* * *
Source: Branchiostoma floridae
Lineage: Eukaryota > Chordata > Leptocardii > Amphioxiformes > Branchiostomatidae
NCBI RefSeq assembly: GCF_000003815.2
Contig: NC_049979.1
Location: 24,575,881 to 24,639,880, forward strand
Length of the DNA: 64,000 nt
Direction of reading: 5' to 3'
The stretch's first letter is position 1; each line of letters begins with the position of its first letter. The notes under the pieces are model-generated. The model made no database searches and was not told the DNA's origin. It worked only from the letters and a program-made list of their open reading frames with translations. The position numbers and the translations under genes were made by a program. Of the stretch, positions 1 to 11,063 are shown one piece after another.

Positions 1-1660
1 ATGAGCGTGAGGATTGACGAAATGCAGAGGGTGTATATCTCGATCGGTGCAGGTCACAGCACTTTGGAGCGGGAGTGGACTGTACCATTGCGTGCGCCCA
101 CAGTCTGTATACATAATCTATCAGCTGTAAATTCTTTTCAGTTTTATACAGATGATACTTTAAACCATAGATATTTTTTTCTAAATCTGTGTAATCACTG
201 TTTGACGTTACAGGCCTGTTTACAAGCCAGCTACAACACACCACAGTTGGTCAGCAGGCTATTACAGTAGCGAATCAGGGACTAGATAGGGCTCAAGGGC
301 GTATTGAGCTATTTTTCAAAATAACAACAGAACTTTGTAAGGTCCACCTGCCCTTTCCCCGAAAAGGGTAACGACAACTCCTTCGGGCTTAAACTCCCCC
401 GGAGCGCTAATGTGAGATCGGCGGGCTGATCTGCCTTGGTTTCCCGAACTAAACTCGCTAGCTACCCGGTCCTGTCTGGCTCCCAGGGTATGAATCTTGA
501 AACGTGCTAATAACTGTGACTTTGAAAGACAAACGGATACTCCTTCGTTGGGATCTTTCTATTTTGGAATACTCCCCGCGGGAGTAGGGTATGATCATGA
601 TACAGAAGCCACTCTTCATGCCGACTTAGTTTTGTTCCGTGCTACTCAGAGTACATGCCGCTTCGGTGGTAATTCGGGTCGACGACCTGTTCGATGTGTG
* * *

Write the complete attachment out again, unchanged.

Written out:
Source: Branchiostoma floridae
Lineage: Eukaryota > Chordata > Leptocardii > Amphioxiformes > Branchiostomatidae
NCBI RefSeq assembly: GCF_000003815.2
Contig: NC_049979.1
Location: 24,575,881 to 24,639,880, forward strand
Length of the DNA: 64,000 nt
Direction of reading: 5' to 3'
The stretch's first letter is position 1; each line of letters begins with the position of its first letter. The notes under the pieces are model-generated. The model made no database searches and was not told the DNA's origin. It worked only from the letters and a program-made list of their open reading frames with translations. The position numbers and the translations under genes were made by a program. Of the stretch, positions 1 to 11,063 are shown one piece after another.

Positions 1-1660
1 ATGAGCGTGAGGATTGACGAAATGCAGAGGGTGTATATCTCGATCGGTGCAGGTCACAGCACTTTGGAGCGGGAGTGGACTGTACCATTGCGTGCGCCCA
101 CAGTCTGTATACATAATCTATCAGCTGTAAATTCTTTTCAGTTTTATACAGATGATACTTTAAACCATAGATATTTTTTTCTAAATCTGTGTAATCACTG
201 TTTGACGTTACAGGCCTGTTTACAAGCCAGCTACAACACACCACAGTTGGTCAGCAGGCTATTACAGTAGCGAATCAGGGACTAGATAGGGCTCAAGGGC
301 GTATTGAGCTATTTTTCAAAATAACAACAGAACTTTGTAAGGTCCACCTGCCCTTTCCCCGAAAAGGGTAACGACAACTCCTTCGGGCTTAAACTCCCCC
401 GGAGCGCTAATGTGAGATCGGCGGGCTGATCTGCCTTGGTTTCCCGAACTAAACTCGCTAGCTACCCGGTCCTGTCTGGCTCCCAGGGTATGAATCTTGA
501 AACGTGCTAATAACTGTGACTTTGAAAGACAAACGGATACTCCTTCGTTGGGATCTTTCTATTTTGGAATACTCCCCGCGGGAGTAGGGTATGATCATGA
601 TACAGAAGCCACTCTTCATGCCGACTTAGTTTTGTTCCGTGCTACTCAGAGTACATGCCGCTTCGGTGGTAATTCGGGTCGACGACCTGTTCGATGTGTG